NEW YORK (TheStreet) -- Shares of General Motors (GM) - Get Report were falling in early morning trading on Wednesday as the stock's rating was reduced to "neutral" from "buy" at Bank of America/Merrill Lynch.
The firm also lowered its price target to $37 from $43 on shares of the Detroit-based car manufacturer.
"Although we continue to believe that GM's earnings and cash flow will continue to improve in 2016e to 2018e, we believe that sentiment is likely to keep a lid on the stock as the peak of the U.S. auto cycle approaches," the firm said.
BofA/Merrill Lynch said that the incremental boost from leasing, which accounted for more than 30% of the industry's new vehicle sales in the first half of 2016, is "even more concerning" that decelerating sales growth.
There are fewer options left for automakers to help drive sales, the firm noted, adding that GM has had "impressive" execution in the past five years.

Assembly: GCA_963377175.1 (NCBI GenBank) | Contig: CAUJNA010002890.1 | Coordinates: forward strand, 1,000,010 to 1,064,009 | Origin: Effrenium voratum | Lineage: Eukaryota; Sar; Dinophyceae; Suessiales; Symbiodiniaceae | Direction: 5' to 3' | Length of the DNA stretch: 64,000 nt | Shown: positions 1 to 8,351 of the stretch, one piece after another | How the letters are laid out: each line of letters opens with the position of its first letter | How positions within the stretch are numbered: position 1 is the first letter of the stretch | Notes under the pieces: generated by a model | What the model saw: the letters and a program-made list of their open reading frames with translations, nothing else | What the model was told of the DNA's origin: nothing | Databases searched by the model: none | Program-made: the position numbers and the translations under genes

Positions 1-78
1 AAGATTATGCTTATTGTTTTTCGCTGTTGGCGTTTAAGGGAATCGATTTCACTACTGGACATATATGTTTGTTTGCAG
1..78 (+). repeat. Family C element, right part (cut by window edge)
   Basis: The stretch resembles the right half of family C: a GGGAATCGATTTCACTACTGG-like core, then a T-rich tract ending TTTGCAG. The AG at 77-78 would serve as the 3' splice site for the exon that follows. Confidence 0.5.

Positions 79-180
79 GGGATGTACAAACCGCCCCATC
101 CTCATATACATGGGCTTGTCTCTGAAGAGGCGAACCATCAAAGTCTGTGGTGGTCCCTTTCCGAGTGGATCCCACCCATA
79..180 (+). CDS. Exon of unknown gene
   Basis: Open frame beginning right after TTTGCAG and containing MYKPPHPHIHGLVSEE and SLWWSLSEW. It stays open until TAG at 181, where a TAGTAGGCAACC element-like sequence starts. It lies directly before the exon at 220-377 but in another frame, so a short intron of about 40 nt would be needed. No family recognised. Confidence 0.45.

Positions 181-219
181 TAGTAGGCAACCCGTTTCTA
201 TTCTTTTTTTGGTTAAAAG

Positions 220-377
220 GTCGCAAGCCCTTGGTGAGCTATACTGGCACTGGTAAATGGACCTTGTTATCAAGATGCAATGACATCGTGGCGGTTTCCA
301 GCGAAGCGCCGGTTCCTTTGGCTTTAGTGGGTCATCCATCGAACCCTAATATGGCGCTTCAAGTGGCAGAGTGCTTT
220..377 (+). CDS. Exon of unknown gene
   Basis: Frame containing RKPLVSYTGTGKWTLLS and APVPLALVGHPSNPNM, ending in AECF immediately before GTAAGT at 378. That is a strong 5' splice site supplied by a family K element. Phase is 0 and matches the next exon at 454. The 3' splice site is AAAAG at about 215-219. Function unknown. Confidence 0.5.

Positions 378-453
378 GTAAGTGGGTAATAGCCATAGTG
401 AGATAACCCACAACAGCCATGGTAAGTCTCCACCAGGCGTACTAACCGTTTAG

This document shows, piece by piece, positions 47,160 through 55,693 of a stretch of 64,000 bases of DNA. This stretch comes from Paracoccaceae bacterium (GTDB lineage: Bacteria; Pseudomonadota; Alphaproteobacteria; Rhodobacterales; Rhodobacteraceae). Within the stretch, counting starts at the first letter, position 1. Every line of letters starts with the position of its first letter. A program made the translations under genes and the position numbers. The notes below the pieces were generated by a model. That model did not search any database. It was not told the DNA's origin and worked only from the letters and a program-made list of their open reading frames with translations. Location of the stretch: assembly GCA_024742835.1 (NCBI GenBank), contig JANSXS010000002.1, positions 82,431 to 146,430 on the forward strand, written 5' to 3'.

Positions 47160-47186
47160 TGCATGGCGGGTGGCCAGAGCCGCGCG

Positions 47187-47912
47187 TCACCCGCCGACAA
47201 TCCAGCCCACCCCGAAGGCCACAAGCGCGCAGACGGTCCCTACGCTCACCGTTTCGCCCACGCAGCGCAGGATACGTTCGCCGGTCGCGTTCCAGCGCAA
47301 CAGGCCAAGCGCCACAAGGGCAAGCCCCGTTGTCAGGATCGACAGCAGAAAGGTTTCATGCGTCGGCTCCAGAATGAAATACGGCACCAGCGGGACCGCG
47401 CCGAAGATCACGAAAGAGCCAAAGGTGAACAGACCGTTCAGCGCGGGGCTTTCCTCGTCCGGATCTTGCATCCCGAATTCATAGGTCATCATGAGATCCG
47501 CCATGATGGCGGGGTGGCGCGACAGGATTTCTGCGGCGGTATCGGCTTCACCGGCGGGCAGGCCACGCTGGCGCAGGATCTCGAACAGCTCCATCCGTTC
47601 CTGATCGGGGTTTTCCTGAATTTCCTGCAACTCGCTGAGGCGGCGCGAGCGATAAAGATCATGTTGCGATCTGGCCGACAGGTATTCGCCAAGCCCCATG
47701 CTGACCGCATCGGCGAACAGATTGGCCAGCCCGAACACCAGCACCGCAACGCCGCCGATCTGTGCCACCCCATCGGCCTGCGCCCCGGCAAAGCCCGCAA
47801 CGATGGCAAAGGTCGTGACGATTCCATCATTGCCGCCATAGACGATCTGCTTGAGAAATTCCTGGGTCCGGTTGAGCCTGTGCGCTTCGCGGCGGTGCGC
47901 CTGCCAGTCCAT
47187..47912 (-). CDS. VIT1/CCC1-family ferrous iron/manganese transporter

Additionally, GM reported better-than-expected results for the 2016 third quarter before yesterday's opening bell.
Separately, TheStreet Ratings objectively rated this stock according to its "risk-adjusted" total return prospect over a 12-month investment horizon. Not based on the news in any given day, the rating may differ from Jim Cramer's view or that of this articles's author.
TheStreet Ratings rated this stock as a "buy" with a ratings score of B-.
The company's strengths can be seen in multiple areas, such as its revenue growth, notable return on equity, attractive valuation levels, compelling growth in net income and good cash flow from operations. We feel its strengths outweigh the fact that the company has had generally high debt management risk by most measures that we evaluated.
You can view the full analysis from the report here: GM